The aviation industry is constantly evolving, driven by the pursuit of both improvements in safety and increased efficiencies across all sectors. As we know, European aviation is highly regulated and EU Regulation 376/2014, which became effective in November 2015, shows the industry is relentless in its pursuit of safety excellence.
EU Regulation 376/2014 unifies and consolidates the continuous collection of safety data; it facilitates wider analysis, the earlier identification of hazards, shared learning and, consequently, the necessary oversight required to follow up on or share mitigating actions, revisions or corrections. But what about the effort needed by individuals and departments in meeting the requirements of this EASA update?
As a former employee within the airline industry, and with over 20 years of experience, I know only too well how much time and resource is needed and how the relative scale of your operation can affect the workload of individuals tasked with collating, reporting, assessing and acting wherever compliance demands.
To date, it really has been a case of us all sharing our learnings and understandings, and helping each other deliver the required reporting which will help us all identify risk earlier. As proved at Ideagen’s recent user group discussions – and through my own customer interactions – interpretation, application and integration of the new mandate brings with it a range of questions.
The challenge we must all now meet is adopting that additional requirement and incorporating new mandatory elements into our existing reporting processes and structures, mindful of requirement and of how efficient your own procedures need to be.
EASA could have a resource demand on the smaller operators too. This mandate has the potential to increase the burden on the individuals; to administer multiple tasks you might have to be the auditor, the compliance manager, the system administrator and the author of your company procedural manuals simultaneously.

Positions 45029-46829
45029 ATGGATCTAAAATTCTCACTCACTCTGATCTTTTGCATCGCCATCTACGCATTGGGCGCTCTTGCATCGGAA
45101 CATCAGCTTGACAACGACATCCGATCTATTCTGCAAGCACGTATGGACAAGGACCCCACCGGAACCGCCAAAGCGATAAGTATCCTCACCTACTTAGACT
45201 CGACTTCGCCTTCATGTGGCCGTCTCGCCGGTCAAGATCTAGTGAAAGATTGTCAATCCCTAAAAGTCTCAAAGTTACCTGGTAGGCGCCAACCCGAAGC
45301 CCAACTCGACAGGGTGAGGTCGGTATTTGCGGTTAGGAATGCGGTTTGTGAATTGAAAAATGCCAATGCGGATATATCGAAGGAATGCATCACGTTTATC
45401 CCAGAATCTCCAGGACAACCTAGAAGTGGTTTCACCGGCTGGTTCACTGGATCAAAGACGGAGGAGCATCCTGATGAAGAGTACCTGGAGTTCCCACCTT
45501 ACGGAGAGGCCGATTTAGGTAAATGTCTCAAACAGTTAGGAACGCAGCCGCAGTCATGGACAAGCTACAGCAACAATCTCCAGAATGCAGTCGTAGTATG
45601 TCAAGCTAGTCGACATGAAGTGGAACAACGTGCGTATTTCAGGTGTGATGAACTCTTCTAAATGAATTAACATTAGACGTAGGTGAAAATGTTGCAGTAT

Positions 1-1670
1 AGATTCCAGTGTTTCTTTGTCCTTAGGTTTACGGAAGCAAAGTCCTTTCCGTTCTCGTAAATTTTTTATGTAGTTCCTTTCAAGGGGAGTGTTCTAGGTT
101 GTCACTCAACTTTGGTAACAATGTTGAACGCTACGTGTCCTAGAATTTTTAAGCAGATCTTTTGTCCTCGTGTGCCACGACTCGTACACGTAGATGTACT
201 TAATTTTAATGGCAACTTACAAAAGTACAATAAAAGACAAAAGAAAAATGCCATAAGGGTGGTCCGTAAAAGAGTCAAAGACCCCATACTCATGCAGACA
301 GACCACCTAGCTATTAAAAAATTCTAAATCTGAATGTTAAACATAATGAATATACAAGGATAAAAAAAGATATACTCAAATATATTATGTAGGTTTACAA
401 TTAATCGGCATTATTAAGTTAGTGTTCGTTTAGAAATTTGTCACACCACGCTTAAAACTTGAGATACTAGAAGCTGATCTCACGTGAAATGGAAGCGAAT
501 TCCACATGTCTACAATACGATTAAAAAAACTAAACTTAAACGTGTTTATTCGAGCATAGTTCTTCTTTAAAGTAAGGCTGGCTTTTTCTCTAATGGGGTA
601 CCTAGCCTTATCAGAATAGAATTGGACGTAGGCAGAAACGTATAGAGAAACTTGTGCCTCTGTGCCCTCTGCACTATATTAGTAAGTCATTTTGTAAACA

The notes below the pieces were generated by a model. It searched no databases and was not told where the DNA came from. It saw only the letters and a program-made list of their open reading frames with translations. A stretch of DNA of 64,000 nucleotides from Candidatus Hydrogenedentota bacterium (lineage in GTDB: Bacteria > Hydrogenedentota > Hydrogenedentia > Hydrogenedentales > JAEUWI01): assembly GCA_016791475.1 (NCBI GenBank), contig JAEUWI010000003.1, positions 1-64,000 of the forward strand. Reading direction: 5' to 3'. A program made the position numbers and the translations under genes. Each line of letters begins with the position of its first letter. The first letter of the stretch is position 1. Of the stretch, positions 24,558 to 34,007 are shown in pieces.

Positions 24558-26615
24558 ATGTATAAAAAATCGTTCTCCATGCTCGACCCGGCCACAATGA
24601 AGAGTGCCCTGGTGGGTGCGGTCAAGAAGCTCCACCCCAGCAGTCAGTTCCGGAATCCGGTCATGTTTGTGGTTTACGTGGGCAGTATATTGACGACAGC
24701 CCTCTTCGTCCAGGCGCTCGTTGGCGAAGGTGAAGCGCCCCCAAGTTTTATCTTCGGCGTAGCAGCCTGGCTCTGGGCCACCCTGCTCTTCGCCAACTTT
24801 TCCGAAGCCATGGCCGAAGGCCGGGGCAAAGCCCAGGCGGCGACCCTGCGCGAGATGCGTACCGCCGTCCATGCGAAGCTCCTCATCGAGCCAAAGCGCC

In business aviation the resource impact of every new legislation affects workload, efficiency and decision making. Smaller operators should take stock for a moment: how are you going to be affected? It might be a staff resource issue or it might be a matter of utilizing your safety management system. However, this mandate will need careful review to ensure your organization keeps pursuing safety excellence.
In larger organizations, scale helps of course. Safety departments and compliance teams are resourced to ensure individuals at an operational level find support readily available in order to maintain their safety and operational targets. At the other end of the scale, tailor-made software equally assists, smoothing the multiplicity of reporting tasks potentially faced by one individual reporter.
For us all, perhaps EU 376 compliance should be looked at as an opportunity: Is it a chance to take a fresh look at your organization and at those tasked with delivering your compliance and safety objectives? How will the incorporation of EU 376 be managed in your team? How are you managing today?
About the author
Working within aviation for over 20 years, David Young’s direct experience of occurrence reporting, compliance, risk assessment and audit brings an empathy and understanding of the needs of Ideagen’s customers and of the greater aviation industry. His first-hand appreciation of operational challenges is where he sees an opportunity to work together and ensure Ideagen’s products are delivering precisely what its customers need.
March 15, 2016